Spotlight

Patrick Heron
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The Independent Online

It's about a year and a half since the sad news came through that Patrick Heron had died at home at Eagle's Nest, the house that meant so much to him on the hill at Zennor on the Cornish coast. In that short time we have moved into a new century, yet Heron already looks like one of the most significant and truly convincing figures of 20th century English art.

It's about a year and a half since the sad news came through that Patrick Heron had died at home at Eagle's Nest, the house that meant so much to him on the hill at Zennor on the Cornish coast. In that short time we have moved into a new century, yet Heron already looks like one of the most significant and truly convincing figures of 20th century English art.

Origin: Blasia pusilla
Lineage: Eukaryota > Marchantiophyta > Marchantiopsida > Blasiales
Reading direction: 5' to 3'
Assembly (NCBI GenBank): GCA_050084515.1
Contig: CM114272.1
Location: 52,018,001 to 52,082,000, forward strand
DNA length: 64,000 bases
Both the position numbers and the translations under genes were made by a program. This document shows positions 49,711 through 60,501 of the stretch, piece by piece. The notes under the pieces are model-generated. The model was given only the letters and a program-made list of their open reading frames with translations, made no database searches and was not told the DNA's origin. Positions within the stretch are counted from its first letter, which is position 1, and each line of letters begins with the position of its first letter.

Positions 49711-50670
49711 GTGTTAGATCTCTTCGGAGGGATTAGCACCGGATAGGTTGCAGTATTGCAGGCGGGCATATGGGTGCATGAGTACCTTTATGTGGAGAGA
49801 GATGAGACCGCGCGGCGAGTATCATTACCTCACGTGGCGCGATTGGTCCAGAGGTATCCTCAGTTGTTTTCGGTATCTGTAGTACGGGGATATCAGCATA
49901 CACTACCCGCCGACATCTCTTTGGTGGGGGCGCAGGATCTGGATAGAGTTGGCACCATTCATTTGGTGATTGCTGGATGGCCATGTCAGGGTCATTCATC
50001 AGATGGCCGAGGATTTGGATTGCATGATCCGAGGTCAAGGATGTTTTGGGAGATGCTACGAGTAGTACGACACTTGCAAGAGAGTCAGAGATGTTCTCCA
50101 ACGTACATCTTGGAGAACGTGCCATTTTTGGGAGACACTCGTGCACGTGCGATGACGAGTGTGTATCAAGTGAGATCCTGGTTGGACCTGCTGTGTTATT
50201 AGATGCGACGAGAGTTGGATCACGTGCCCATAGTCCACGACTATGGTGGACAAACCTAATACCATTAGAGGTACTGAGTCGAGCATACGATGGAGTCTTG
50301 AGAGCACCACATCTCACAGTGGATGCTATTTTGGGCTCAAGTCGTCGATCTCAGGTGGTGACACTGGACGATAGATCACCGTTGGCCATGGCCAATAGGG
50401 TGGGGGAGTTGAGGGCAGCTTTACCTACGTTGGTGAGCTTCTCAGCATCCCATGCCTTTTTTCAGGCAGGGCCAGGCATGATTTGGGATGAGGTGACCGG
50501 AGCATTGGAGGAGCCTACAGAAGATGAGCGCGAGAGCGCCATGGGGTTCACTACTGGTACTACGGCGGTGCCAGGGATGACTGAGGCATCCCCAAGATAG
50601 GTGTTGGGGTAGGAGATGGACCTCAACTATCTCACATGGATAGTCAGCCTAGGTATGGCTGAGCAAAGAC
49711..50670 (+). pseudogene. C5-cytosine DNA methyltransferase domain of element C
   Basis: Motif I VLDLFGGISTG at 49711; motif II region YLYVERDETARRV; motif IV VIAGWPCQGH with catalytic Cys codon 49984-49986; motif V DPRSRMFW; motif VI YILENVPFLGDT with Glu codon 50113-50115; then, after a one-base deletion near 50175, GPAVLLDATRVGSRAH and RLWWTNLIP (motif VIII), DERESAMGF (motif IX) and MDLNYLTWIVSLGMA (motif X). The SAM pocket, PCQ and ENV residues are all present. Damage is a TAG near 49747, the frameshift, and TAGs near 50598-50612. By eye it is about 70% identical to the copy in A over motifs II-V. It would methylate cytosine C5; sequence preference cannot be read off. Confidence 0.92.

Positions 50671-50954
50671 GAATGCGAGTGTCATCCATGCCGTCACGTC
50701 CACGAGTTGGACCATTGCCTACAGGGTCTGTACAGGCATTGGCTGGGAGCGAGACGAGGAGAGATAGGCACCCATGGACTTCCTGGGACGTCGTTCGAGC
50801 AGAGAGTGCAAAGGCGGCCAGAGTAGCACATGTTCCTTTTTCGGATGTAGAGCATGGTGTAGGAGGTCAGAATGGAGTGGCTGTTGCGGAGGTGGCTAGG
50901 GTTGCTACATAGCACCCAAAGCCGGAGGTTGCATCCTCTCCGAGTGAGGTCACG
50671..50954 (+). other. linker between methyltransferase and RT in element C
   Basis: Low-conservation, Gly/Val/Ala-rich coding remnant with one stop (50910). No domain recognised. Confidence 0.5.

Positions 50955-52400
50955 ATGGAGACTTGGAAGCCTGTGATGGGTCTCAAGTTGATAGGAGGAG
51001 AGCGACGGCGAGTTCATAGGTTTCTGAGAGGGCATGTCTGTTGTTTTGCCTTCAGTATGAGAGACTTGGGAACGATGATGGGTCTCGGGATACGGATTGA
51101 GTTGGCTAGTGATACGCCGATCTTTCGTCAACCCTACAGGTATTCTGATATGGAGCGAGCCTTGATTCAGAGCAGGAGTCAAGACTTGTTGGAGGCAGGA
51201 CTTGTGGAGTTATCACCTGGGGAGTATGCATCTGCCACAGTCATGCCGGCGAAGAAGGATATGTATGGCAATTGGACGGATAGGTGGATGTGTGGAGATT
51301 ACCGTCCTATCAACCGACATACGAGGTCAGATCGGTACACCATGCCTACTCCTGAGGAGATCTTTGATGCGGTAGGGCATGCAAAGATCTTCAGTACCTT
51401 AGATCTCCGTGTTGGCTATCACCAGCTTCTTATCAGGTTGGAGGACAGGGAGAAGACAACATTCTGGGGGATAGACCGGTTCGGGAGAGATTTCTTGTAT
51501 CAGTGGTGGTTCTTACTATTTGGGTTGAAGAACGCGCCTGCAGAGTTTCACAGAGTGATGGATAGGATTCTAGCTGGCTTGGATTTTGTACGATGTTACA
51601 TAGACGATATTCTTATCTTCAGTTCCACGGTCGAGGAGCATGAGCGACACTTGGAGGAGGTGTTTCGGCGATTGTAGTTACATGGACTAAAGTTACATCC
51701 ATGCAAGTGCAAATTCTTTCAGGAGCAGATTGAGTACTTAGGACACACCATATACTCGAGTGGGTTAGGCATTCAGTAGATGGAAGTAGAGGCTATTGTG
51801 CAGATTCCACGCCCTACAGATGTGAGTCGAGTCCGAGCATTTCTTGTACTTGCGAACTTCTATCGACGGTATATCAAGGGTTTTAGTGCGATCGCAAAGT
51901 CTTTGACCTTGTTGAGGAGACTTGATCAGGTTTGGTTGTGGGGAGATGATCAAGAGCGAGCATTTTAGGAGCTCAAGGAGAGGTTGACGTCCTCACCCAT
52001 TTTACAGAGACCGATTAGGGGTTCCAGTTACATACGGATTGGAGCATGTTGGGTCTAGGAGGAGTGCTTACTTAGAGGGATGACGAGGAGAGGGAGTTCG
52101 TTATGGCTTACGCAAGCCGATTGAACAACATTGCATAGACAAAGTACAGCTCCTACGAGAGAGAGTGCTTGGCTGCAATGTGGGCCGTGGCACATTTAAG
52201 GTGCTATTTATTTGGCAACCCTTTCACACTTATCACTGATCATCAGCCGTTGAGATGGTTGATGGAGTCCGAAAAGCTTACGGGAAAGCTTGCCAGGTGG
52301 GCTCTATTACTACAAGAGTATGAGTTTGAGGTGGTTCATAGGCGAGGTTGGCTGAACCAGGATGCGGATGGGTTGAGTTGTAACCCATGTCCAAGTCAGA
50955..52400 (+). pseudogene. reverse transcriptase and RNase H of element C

This exhibition of his early work, 28 paintings made in the immediate post-war years 1945-1955, shows a man coming to terms with his own ideas of pictorial space and the use of line and rhythm in art. Heron was better known as a writer at this point of his life: but as these works show, he was also inventing the language of his own art, building bridges from the European tradition of Bonnard and Braque towards the kind of painting that was originating on the other side of the Atlantic. But resolutely in his own terms.

Key to these paintings is what Heron described as "the marriage of indoor and outdoor space": a balance which can, at first glance, seem convoluted, but which reveals itself slowly with a growing clarity.

Waddington Galleries, 11 Cork Street, London W1 (020-7851 2200) to 10 Nov

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